Mary Shelley“Man,” I cried, “how ignorant art thou in thy pride of wisdom!”

[Right: I couldn’t find an image of the edition I actually read, so thought a portrait of the remarkable Mary Shelley would make a suitable alternative.]

Frankenstein is a driven young scientist whose thirst for knowledge useful to his fellow man, whose brilliance and whose absorbing fascination for a great mystery – the mystery of life – leads him to an astonishing discovery. He discovers how to create life.

Ambitious to carry out the most dramatic experiment that he can conceive, he attempts to make a man. The experiment is a success, and he creates a man-like creature and gives it life. But, frightened and disgusted by the creature’s gigantic size and inhuman features, he abandons it, and it must run away to fend for itself.

At first yearning for society, and for virtue and goodness, the creature learns to survive, to speak and then even to read and write – but must do all this by observation for he realises early on that his great size and hideous face make him an object of fear and disgust to the humans that he wishes to befriend. At last, the creature realises that he cannot by any means enter human society of any kind and – in rage and despair – hunts down his creator to demand a mate.

Made fiendish in his looks, and more so in his desperation and misery, he leaves Frankenstein horrorstruck, even as he manages to arouse his creator’s pity. And, if Frankenstein will not create a new creature to serve the first as a mate, perhaps an Eve to this monstrous new Adam, then the fiend will exact a terrible revenge.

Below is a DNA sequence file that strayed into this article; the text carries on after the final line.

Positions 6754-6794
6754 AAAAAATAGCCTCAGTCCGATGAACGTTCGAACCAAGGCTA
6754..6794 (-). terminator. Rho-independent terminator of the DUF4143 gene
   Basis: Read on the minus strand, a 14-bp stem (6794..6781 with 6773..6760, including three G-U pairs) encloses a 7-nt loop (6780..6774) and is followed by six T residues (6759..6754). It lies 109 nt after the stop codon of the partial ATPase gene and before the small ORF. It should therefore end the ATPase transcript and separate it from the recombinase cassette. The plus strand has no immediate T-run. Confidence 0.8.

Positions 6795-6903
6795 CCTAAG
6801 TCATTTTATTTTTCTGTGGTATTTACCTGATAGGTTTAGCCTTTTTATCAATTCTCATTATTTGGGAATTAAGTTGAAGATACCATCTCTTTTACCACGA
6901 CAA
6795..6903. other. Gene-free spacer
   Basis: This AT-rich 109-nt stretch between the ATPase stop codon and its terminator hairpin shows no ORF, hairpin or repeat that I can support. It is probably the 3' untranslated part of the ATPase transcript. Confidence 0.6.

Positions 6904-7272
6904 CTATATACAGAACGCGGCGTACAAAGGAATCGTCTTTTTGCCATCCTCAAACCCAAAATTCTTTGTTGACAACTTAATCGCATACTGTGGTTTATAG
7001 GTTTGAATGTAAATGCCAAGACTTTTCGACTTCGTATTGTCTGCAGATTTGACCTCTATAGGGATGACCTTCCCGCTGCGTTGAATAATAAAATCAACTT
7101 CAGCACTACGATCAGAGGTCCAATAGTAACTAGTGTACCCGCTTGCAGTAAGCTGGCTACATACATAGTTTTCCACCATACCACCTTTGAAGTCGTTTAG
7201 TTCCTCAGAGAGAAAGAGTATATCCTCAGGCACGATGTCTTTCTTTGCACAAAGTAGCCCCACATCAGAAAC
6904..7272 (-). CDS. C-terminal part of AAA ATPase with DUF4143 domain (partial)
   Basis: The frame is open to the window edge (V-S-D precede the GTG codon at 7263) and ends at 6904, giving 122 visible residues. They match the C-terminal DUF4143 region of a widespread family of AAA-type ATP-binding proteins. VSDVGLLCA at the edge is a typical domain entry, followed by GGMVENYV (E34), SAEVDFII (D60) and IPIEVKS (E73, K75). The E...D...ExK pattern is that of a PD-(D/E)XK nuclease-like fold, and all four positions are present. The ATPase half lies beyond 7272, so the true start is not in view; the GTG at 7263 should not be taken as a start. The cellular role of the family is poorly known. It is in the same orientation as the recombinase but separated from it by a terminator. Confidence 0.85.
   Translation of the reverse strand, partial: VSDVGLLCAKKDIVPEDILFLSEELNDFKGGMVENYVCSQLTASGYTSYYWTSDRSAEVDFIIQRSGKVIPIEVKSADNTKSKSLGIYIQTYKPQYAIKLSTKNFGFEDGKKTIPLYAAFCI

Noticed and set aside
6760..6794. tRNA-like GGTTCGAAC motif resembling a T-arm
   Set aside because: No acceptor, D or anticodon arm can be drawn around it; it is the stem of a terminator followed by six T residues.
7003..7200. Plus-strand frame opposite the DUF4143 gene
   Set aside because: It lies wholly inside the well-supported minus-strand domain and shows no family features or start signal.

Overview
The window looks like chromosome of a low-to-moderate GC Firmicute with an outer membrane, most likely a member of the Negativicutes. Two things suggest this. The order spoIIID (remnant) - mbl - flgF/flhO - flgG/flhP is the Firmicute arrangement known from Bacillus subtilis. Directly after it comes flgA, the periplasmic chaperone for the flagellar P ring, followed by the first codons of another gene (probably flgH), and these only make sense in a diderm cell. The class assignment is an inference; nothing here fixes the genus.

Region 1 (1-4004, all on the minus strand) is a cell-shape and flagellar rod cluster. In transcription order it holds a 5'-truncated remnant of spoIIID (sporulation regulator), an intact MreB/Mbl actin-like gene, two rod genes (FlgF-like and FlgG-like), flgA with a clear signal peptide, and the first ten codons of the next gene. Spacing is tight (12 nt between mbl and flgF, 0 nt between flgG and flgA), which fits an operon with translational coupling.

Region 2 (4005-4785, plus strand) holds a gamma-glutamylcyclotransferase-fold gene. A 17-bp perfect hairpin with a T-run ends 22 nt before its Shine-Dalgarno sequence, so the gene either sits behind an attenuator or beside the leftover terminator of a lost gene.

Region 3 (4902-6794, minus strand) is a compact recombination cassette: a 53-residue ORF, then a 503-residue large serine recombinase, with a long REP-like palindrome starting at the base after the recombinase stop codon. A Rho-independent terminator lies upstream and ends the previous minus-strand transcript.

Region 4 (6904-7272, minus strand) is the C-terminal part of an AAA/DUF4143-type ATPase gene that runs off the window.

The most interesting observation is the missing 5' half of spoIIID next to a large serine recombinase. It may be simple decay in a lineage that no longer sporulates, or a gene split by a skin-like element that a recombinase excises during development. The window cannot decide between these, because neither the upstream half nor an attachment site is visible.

This classic horror story is remarkable not so much for its writing – which is if anything a little pedestrian to the modern reader – but for the fact that a plot constructed by a young woman in the early nineteenth century could resonate so strongly even today. It is a creeping plot that gets under your skin and sets your mind onto all sorts of possibilities.

It is a message to all scientists and discoverers to think carefully and responsibly about letting genies out of bottles. The unknown is just that, unknown, and unpredictable: and when the consequences are unpredictable, it is wise to be cautious about unleashing new creations upon the world. This warning resonates particularly when we think of the phenomenal and terrible power of modern weapons technology. It strikes a clear note of caution to those who work with or make rules to govern the emerging sciences of cloning, genetic modification and the like, on the verges of creation.

These creations, these inventions, are not without risk: they might, even with the best of intentions, turn out to be a new Frankenstein’s monster. And, this time, will we have the option to deny Adam his Eve?

Here is an Amazon link.
I got my copy in a pound shop!

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